ANCHORAGE - The slow process of restarting the trans-Alaska oil pipeline began this morning, according to pipeline officials.
The line that carries about a sixth of the nation's oil production was shut down Sunday in the wake of a magnitude 7.9 earthquake that moved the line up to seven feet in places, but did not cause any leaks. Tanker loading at Valdez could resume as early as Thursday.
Aside from halting the oil flow, Sunday's quake caused major damage to roads and some other facilities. State officials said temporary repairs were in place allowing traffic to move on most major roadways. The cost of repairing quake-damaged roads will be in the neighborhood of $20 million, according to Joseph Perkins, commissioner of the Department of Transportation and Public Facilities.
It was expected to take as long as six hours to bring the huge oil pipeline back to normal flow. The work was being done slowly so that any problems could be spotted quickly.
Marnie Isaacs of Alyeska Pipeline Service Co. said today that aftershocks were continuing in the region around the damaged pipeline supports, and officials wanted to make sure temporary supports placed under the line in several places were adequate to deal with any new quakes.
The affected area is about 150 miles south of Fairbanks in an area that was known to be earthquake-prone when the line was built. Special measures were taken along that section of the line, which is above ground, to allow for movement in the event of a quake.
More than a dozen contractors worked around the clock to get the pipeline back in operation, with nearly 300 people on the job Tuesday, according to Mike Heatwole of Alyeska.
Oil was being pumped into the northern end of the line Tuesday to provide some storage for crude oil being produced from North Slope fields at a slim fraction of the normal rate. Some oil was being moved into tanks at the Williams Cos. refinery in North Pole.
The pipeline normally carries about a million barrels of oil to Valdez each day. That puts about $4 million into the state treasury each day the oil is flowing.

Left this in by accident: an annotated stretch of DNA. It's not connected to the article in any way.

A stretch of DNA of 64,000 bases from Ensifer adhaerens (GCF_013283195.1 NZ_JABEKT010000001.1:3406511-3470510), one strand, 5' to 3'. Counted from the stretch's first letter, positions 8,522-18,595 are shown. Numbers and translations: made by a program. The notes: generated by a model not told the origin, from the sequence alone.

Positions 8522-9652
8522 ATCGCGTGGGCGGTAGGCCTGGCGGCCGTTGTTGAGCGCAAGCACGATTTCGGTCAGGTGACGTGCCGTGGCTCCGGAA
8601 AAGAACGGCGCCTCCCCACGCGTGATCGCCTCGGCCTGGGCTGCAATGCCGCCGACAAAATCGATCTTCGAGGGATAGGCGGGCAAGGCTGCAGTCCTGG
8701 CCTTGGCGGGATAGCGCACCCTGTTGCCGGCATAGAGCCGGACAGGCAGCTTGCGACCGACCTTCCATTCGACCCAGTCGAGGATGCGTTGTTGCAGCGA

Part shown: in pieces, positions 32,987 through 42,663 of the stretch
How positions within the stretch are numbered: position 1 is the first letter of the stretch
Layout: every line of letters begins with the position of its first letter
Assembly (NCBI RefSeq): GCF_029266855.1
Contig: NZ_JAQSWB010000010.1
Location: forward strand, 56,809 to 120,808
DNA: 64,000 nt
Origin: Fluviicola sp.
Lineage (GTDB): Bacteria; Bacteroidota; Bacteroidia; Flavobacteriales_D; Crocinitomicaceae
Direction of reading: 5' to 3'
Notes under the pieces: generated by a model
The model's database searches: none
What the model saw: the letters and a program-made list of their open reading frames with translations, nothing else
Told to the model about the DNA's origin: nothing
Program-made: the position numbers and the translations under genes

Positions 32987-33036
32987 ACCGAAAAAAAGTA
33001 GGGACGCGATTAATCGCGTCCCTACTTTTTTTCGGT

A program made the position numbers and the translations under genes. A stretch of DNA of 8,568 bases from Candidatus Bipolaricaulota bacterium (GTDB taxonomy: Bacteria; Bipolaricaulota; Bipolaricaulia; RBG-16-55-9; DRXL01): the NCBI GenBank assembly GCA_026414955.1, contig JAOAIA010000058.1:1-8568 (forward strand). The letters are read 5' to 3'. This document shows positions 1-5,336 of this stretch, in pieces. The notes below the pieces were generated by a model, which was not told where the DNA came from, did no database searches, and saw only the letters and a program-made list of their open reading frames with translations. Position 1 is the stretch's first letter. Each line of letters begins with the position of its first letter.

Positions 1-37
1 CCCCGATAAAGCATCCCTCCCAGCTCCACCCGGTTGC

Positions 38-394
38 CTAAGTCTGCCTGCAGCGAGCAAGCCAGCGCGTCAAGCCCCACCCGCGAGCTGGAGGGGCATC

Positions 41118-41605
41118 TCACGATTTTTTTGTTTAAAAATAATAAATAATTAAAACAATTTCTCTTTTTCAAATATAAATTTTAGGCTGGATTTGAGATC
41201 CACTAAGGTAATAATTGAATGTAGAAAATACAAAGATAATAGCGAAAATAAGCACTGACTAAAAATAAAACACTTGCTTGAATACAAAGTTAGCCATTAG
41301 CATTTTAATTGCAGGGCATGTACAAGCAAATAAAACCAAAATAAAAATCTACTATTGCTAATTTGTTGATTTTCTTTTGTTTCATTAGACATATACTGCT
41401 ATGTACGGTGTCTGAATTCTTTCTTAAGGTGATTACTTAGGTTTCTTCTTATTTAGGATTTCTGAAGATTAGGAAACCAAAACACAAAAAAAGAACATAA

In a press conference Tuesday, state officials including Gov. Tony Knowles emphasized that the pipeline had performed as designed.
"I think it should be a note of real satisfaction for the people responsible for the maintenance of the pipeline that it did exactly what it's supposed to do in an earthquake. It bent but it did not break," Knowles said.
Oil producers on the North Slope were being limited to 3 percent of their normal production Tuesday, down from 5 percent earlier. But Paul Laird of BP Exploration (Alaska) Inc. said no wells would have to be shut down if the pipeline flow was restored early today.
State emergency officials were meeting this morning to discuss state and federal emergency declarations for the areas affected by the earthquake, as well as the Kenai Peninsula floods and damage in Shishmaref from fall storms.
Across Alaska's road system, temporary repairs have gotten two-way traffic moving on all the major highways except the Tok Cutoff, according to Perkins of the DOT. The road to Mentasta also was down to a single lane with pilot cars.
Also damaged in the quake was the Northway airport. The runway surface dropped several inches in some areas, and that facility has been closed.
The earthquake churned up ocean-like waves on a Northwest lake, rippled swimming pools all over the country, and muddied many well-water users' tap water more than 3,000 miles away in Pennsylvania, geologists said.
Water levels on beaches on Galveston Bay in Texas showed changes unrelated to normal tides, and a Utah fisherman said a calm lake on which he was fishing broke into wavelets, said Waverly Person, a U.S. Geological Survey geophysicist in Golden, Colo.
"This type of phenomenon happens with big shallow earthquakes," Person said. "The surface waves from this earthquake were recorded for hours and they were just rolling around and around the earth."
Bill Bergstrom of The Associated Press in Philadelphia contributed to this report.